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Microsoft has announced their second known zero-day vulnerability within the last 60 days. This one affects older browsers including IE6 and IE7 - it doesn't seem to affect the old IE5.01 or the current IE8. Unfortunately, a patch is not yet available, and Microsoft has not yet announced when they will release the fix.
One day after Microsoft announced they were investigating new vulnerabilities in their Windows operating system, one of their executives was at the RSA conference in San Francisco suggesting a tax on all Internet users as an attempt to curtail the spread of malware.
The proposal was likened to the current health plan model that is being pushed in the United States, a social model where everyone pays for the good of the whole.
In light of recent rise in use of Adobe Reader exploits, we ask each of you to update to the latest version of the software. This popular software is on so many of your machines and it is imperative that you get the patches for recent Internet security vulnerabilities.
10 years of dispute between the European Union and Microsoft end in a victory for individual choice, as the mega-giant company agrees to allow Windows operating system users in Europe a choice from a variety of web browsers, instead of automatically imposing their Internet Explorer browser. Read more at the BBC News website.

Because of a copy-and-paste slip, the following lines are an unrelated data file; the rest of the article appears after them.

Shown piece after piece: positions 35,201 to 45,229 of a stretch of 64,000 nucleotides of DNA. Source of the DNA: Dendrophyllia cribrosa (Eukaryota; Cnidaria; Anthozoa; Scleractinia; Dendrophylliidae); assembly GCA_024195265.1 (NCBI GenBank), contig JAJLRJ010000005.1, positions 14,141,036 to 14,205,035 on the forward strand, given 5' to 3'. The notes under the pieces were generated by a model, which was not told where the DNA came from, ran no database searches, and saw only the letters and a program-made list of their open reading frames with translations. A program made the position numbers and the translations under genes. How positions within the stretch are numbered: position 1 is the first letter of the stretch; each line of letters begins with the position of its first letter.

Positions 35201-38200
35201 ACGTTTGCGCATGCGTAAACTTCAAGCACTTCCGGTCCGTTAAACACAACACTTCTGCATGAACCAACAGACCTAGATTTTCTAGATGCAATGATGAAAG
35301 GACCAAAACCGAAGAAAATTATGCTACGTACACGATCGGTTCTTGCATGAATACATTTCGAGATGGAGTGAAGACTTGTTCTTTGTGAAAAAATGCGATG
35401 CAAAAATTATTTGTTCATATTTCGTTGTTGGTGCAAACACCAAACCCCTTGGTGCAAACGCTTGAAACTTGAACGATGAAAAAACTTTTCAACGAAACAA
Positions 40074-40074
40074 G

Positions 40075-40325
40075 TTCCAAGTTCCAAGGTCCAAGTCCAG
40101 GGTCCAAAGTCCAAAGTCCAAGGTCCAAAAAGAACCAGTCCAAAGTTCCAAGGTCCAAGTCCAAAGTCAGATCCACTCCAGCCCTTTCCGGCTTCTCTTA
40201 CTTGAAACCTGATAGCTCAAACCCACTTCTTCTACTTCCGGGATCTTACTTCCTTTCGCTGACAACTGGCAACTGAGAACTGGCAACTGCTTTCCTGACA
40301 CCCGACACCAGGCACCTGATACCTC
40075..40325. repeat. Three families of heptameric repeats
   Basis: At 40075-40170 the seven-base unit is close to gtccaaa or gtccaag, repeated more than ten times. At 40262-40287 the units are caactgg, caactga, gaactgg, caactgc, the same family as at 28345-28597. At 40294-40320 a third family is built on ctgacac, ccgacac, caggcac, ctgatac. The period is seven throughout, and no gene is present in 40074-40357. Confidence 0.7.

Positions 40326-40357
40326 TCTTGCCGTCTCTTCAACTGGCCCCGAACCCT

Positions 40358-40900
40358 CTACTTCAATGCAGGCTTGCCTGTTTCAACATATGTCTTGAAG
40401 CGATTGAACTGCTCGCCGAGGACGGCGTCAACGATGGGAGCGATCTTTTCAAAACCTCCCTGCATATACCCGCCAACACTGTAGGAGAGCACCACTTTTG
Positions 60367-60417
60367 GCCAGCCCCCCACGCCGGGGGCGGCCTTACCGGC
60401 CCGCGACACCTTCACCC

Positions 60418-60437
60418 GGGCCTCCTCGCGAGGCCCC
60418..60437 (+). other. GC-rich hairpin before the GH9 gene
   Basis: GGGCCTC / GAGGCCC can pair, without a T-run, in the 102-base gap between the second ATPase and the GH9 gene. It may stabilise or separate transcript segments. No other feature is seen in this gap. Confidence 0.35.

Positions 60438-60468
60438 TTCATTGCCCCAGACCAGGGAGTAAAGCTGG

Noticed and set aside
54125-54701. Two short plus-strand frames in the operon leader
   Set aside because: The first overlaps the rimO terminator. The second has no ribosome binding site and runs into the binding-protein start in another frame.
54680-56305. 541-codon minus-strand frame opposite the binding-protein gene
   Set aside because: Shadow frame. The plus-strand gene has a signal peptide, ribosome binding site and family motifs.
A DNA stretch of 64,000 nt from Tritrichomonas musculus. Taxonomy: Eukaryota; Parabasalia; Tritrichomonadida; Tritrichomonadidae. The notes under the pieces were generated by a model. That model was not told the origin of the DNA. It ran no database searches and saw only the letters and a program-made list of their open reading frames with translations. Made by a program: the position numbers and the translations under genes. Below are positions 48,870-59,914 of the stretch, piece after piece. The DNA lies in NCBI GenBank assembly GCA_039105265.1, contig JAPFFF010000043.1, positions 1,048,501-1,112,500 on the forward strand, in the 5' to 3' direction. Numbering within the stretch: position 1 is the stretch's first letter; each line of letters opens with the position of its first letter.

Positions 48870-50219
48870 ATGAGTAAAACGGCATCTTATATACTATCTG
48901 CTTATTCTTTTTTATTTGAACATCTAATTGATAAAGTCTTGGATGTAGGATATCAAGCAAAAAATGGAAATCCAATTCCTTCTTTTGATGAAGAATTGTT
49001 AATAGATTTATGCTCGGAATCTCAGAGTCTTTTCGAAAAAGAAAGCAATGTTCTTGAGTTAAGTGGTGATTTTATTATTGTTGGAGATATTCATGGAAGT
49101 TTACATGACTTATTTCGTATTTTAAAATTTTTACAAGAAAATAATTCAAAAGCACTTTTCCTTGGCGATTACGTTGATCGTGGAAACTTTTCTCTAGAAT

By the way, Lavasoft offers our users Google Chrome as a compliment web browser to the Ad-Aware Internet Security product range. You'll find it available during the installation of Ad-Aware Free, Plus, Pro and Game Editions.
The UK is the first country in the world to introduce mandatory Internet security lessons for kids.
The concept matches that from the 70s with the "Stop, look, listen" mantra of road safety. Only this time it will be more like "Zip it, block it, flag it".
We're back from our annual visit to the U.S. where we had the opportunity to meet with several of the industry's most influential IT editors and journalists. These folks are super busy, so we'd like to send another thanks to the following people who gave us the opportunity to sit and share our enthusiasm about our new Ad-Aware versions, as well as upcoming developments at Lavasoft.
Lavasoft was at the Virus Bulletin conference again last week, this time as one of the main sponsors. The folks from GData were there with their now infamous annual foosball tournament, or table football as it's formally known - for serious players (like our Microsoft adversaries), or for fun-loving teams like the ladies of Lavasoft.
By now many of you have heard that Microsoft is preparing to release a free version of anti-virus sometime in the near future (they call it Morro for now), and we are always asked what we think and does it make us nervous.
The Pirate Party, one of Sweden's many small political parties whose main platform addresses file sharing and digital rights, achieved monumental success in last night's EU elections - gaining over 7% of the Swedish vote and actually winning a seat in the European Parliament.
There is a large group of Internet security-minded folks gathered in D.C. (USA) this week for the annual Anti-Spyware Coalition (ASC) public workshop event, including two of our own from Lavasoft. This year's workshop addresses the creation of a chain of trust online and how 'good actors' can cooperate in order to protect users.
Zango, a long-time adversary for Ad-Aware, is closing the doors. There is thus far conflicting news out there. The Register said yesterday that they are bankrupt. NetworkWorld said on Monday that they were purchased by Blinkx. There is also the personal blog posting of Zango co-founder Ken Smith that is worth the read if you are really interested.
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